The days of plugging a smart electric car into a dumb outlet may be numbered, with eight of the top auto firms joining forces with power companies to work out a universal “smart grid” standard for charging EVs and hybrids. The Electric Power Research Institute (EPRI) aims to build a common language for cars and utilities to speak, allowing them to take advantage of off-peak and nighttime charging rates among other promotions, regardless of which socket they’re plugged into.
The eight car companies each have a footprint in EVs or hybrids, with Honda, BMW, Chrysler, GM, Ford, Mercedes-Benz, Mitsubishi, and Toyota joining a total of fifteen utility companies on the project.
Primary among the goals is a user-friendly way of taking advantage of discounted or off-peak rates for recharging plug-in EVs and hybrids. That would involve bridging the different telematics systems of the cars themselves with the various back-end systems operated by the utilities.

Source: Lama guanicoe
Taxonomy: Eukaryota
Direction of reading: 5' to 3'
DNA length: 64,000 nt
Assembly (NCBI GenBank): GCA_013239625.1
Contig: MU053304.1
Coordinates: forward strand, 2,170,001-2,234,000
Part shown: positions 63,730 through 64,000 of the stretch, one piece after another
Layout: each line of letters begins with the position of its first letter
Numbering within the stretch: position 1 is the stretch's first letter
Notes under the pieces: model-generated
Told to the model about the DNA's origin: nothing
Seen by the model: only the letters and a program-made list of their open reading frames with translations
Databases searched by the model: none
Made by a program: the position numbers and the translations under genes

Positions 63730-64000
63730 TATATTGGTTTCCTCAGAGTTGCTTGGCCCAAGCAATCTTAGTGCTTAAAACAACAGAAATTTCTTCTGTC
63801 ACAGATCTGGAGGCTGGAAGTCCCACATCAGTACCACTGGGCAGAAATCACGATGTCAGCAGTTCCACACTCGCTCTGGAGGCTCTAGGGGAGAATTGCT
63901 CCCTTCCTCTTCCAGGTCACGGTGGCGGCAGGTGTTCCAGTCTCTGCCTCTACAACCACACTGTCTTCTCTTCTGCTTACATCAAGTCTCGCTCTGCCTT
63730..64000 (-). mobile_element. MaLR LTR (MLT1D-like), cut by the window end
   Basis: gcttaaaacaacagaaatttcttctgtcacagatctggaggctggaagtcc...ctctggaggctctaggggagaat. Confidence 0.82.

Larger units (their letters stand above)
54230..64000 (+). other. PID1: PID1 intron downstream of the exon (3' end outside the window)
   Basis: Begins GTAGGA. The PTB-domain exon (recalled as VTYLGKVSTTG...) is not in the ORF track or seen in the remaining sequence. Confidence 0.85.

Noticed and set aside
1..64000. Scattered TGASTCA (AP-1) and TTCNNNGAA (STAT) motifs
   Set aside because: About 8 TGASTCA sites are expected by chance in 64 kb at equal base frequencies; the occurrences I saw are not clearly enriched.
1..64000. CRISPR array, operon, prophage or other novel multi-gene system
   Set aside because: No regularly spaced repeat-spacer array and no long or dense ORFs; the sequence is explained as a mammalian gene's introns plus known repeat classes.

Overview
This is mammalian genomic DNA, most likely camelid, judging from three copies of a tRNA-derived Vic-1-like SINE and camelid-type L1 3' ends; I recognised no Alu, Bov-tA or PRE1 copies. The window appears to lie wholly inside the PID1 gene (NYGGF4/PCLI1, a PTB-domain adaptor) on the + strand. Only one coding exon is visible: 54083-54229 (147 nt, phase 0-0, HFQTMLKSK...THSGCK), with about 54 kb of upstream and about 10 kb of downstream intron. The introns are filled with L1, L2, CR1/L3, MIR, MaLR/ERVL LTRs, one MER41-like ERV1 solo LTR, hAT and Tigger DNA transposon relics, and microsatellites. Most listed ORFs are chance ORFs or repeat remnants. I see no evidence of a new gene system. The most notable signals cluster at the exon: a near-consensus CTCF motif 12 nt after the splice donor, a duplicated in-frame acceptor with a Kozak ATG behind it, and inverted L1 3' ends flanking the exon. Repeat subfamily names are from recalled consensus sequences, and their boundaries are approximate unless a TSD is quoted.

That communication wouldn’t necessarily happen just through the power cord itself. Instead, the EPRI envisages a range of routes for such connectivity, including automated meters, home networks, the energy management systems integrated into offices and other commercial buildings, and through third-party providers.
In the future, meanwhile, there’s scope for prioritizing eco-friendly energy production methods like solar and wind power, not to mention automatically adjusting when cars charge to balance overall demand on the smart grid.
The prototype system will be built by Sumitomo Electric, and initially focus on a standardized Demand Response protocol which would allow all EVs in an area to react to supply and demand levels. Down the line, there’ll be a cloud-based equivalent which would operate such a system across the US.
Conspicuous by its absence is Tesla, which is already hard at work building out its Supercharger network of public recharge stations, but which uses a unique power connector incompatible with rival manufacturers’ cars. That might change in future, however, as a result of Tesla’s decision back in June to open-source its patents in the hope of boosting the EV segment. We’ve reached out to the company for a comment on the EPRI consortium.
Update: A Tesla spokesperson told us that the company has no involvement in the EPRI project, and has no plans to do so.